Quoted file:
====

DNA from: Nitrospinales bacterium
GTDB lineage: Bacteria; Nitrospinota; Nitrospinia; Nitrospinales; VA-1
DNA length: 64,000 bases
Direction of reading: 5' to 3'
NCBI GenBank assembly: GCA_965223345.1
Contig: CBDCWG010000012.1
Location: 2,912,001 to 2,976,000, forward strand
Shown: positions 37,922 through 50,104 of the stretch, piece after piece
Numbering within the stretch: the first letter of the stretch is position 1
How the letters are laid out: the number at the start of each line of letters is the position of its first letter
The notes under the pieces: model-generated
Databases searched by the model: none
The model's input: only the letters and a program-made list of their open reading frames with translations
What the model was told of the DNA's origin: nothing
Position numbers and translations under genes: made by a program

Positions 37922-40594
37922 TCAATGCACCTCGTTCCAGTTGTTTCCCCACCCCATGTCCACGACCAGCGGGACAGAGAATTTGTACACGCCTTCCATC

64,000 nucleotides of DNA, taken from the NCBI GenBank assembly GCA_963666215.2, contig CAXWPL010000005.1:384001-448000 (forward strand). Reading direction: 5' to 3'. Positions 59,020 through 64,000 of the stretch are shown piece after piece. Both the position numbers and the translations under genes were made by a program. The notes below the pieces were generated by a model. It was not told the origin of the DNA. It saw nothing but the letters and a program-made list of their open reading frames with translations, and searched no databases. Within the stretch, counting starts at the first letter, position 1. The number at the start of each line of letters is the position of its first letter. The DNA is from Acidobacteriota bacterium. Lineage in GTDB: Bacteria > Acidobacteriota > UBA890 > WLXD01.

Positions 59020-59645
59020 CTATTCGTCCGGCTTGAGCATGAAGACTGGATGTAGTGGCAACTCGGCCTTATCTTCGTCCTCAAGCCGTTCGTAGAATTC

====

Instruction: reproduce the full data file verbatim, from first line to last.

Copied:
DNA from: Nitrospinales bacterium
GTDB lineage: Bacteria; Nitrospinota; Nitrospinia; Nitrospinales; VA-1
DNA length: 64,000 bases
Direction of reading: 5' to 3'
NCBI GenBank assembly: GCA_965223345.1
Contig: CBDCWG010000012.1
Location: 2,912,001 to 2,976,000, forward strand
Shown: positions 37,922 through 50,104 of the stretch, piece after piece
Numbering within the stretch: the first letter of the stretch is position 1
How the letters are laid out: the number at the start of each line of letters is the position of its first letter
The notes under the pieces: model-generated
Databases searched by the model: none
The model's input: only the letters and a program-made list of their open reading frames with translations
What the model was told of the DNA's origin: nothing
Position numbers and translations under genes: made by a program

Positions 37922-40594
37922 TCAATGCACCTCGTTCCAGTTGTTTCCCCACCCCATGTCCACGACCAGCGGGACAGAGAATTTGTACACGCCTTCCATC

64,000 nucleotides of DNA, taken from the NCBI GenBank assembly GCA_963666215.2, contig CAXWPL010000005.1:384001-448000 (forward strand). Reading direction: 5' to 3'. Positions 59,020 through 64,000 of the stretch are shown piece after piece. Both the position numbers and the translations under genes were made by a program. The notes below the pieces were generated by a model. It was not told the origin of the DNA. It saw nothing but the letters and a program-made list of their open reading frames with translations, and searched no databases. Within the stretch, counting starts at the first letter, position 1. The number at the start of each line of letters is the position of its first letter. The DNA is from Acidobacteriota bacterium. Lineage in GTDB: Bacteria > Acidobacteriota > UBA890 > WLXD01.

Positions 59020-59645
59020 CTATTCGTCCGGCTTGAGCATGAAGACTGGATGTAGTGGCAACTCGGCCTTATCTTCGTCCTCAAGCCGTTCGTAGAATTC